A pox of paraphrasing: would it had never been invented. It’s the bane of an EAP student’s life around this time of year. I imagine myself faced with the task of paraphrasing Greek academic texts in order to produce an essay in Greek. I wouldn’t fancy it, and I’m very glad I’ll probably never have to. I found some arresting instances of the paraphraser’s art in Khulud’s essay. She has got the idea that paraphrasing your sources involves changing the words, but imagines that this is achieved simply by ransacking the dictionary: I wonder if Smith would recognise himself here:  

'ERG theory is capable to proffer model foe needs likewise to Maslow for definition pyramidal concatenation individual categorical in lieu of immobile (Smith, 2001)'

There's more in the same vein:

‘However, there are numerous theories and makes that help as replace tittles to the description of motivation.’ 

I might have got this arse-backwards, but I take this to mean that there are numerous examples of motivating forces. I checked one of her online sources, where the writer gives as an illustration of extrinsic motivation the parental bribe ‘I’ll give you a candy bar if you clean up your room’. Instead of simply quoting this directly, Khulud chose to paraphrase it, and came up with:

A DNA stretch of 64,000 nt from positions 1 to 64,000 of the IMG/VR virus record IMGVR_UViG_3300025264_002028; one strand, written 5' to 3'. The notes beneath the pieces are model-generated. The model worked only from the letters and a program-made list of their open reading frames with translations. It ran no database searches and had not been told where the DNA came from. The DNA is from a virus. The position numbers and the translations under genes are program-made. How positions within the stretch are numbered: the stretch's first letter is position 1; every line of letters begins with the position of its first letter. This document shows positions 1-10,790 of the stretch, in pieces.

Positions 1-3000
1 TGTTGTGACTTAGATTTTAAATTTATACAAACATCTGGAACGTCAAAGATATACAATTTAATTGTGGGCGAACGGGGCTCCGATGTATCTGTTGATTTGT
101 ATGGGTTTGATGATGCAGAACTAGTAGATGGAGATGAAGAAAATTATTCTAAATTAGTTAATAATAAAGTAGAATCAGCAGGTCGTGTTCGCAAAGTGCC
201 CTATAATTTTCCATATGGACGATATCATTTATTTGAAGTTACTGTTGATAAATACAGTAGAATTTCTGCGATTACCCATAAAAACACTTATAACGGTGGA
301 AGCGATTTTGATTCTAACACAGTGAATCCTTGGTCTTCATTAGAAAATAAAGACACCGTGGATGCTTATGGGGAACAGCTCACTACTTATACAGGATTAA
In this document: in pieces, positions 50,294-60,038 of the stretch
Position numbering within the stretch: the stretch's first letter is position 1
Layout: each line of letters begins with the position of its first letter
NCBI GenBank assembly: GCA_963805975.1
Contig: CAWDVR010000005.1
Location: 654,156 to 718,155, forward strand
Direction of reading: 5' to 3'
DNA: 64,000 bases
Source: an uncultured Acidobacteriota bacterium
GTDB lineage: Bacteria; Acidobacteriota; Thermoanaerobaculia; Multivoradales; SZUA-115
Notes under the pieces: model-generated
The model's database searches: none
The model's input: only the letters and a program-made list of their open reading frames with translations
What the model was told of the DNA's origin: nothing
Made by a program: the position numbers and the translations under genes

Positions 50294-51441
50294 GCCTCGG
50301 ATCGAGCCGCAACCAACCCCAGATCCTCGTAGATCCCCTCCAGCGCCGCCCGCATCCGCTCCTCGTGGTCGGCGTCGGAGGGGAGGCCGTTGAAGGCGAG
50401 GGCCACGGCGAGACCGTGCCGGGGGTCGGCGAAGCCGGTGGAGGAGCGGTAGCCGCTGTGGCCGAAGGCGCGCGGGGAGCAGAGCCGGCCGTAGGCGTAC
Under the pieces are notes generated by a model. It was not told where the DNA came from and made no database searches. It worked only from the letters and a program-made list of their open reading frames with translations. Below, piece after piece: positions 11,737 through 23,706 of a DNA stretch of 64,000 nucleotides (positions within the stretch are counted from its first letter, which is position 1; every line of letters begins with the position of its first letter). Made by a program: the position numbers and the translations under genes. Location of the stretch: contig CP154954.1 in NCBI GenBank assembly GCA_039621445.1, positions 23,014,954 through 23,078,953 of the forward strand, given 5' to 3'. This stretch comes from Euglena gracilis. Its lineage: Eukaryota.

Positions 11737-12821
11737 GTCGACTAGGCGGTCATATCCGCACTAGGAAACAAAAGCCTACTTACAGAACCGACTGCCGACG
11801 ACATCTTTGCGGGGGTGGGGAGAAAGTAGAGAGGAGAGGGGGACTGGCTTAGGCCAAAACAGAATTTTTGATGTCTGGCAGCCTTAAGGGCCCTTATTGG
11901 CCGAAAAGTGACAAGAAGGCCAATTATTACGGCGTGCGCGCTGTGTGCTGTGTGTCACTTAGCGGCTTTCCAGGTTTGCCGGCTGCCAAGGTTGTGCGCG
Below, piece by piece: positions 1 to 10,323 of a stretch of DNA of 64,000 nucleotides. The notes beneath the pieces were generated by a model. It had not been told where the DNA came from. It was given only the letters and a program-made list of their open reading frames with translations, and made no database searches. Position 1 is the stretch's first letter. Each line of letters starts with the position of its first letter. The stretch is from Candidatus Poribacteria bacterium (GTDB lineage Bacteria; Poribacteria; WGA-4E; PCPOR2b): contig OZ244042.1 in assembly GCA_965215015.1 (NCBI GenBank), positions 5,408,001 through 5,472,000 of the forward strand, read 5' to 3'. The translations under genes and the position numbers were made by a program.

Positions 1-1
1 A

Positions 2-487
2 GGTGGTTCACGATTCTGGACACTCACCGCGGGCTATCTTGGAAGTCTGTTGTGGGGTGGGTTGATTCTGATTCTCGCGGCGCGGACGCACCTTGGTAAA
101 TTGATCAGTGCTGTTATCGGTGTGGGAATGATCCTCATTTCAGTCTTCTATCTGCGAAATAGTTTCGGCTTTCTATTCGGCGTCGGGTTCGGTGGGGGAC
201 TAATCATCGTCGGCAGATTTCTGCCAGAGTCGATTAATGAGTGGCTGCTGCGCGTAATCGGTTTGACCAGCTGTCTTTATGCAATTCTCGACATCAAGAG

‘I will stretch you a chocolate piece if you spotless your area.’ 

6 comments:

CJB said...

Oh God.......I'n thing it could felt like very long day. I'n having in this case not so bad tine.

Vilges Suola said...

I didn't have a bad day, at all at all. I had two hours with 15 lovely students, converting five into fans of Ani Choying Drolma - they put a You Yube video of the Great Compassion Mantra on a loop during the break. I ignored a colleague's self-righteous wobblies, (nice bloke, but prone to such) held tutorials through the lunch hour to avoid these, and left an hour early in self-recompense. I've got admin shite to do, but no teaching until Wednesday now.

Candy van Olst said...

Appropos of the last sentence of your post, I received this this morning.

"Quickening down the runaway I am beginning to feeling very merry and my muscles to power."

Vilges Suola said...

Love how the word 'merry' is absolutely wrong there. Like rendering Matthew 25:21 as 'Well done, thou good and faithful servant,...enter thou into the fun of thy Lord.'

Nik_TheGreek said...

Marking essays must be giving you quite a headache...
Ανησυχώ συνεχώς για τα αγγλικά μου, τόσο για τα γραπτά όσο για τα προφορικά και την προφορά μου. Είναι ένας συνεχής αγώνας για κάποιον από ξένη χώρα. Φαντάζομαι ξέρεις πως είναι. Αλλά ελπίζω τουλάχιστον το επίπεδο μου να μην είναι προσβλητικό για κάποιον που γνωρίζει καλά αγγλικά. Δεν έχω ρωτήσει κανέναν αλλά φαντάζομαι θα υπάρχουν αρκετά 'μαργαριτάρια' στα κείμενα μου...

Vilges Suola said...

Not that I've noticed, beyond some small choices of word that could be described more as idiolect than 'μαργαριτάρια'. I certainly couldn't write my entire blog in Greek without each post taking me several days to compose - and even then it'd come out a fairly flat-footed - no humour, no style.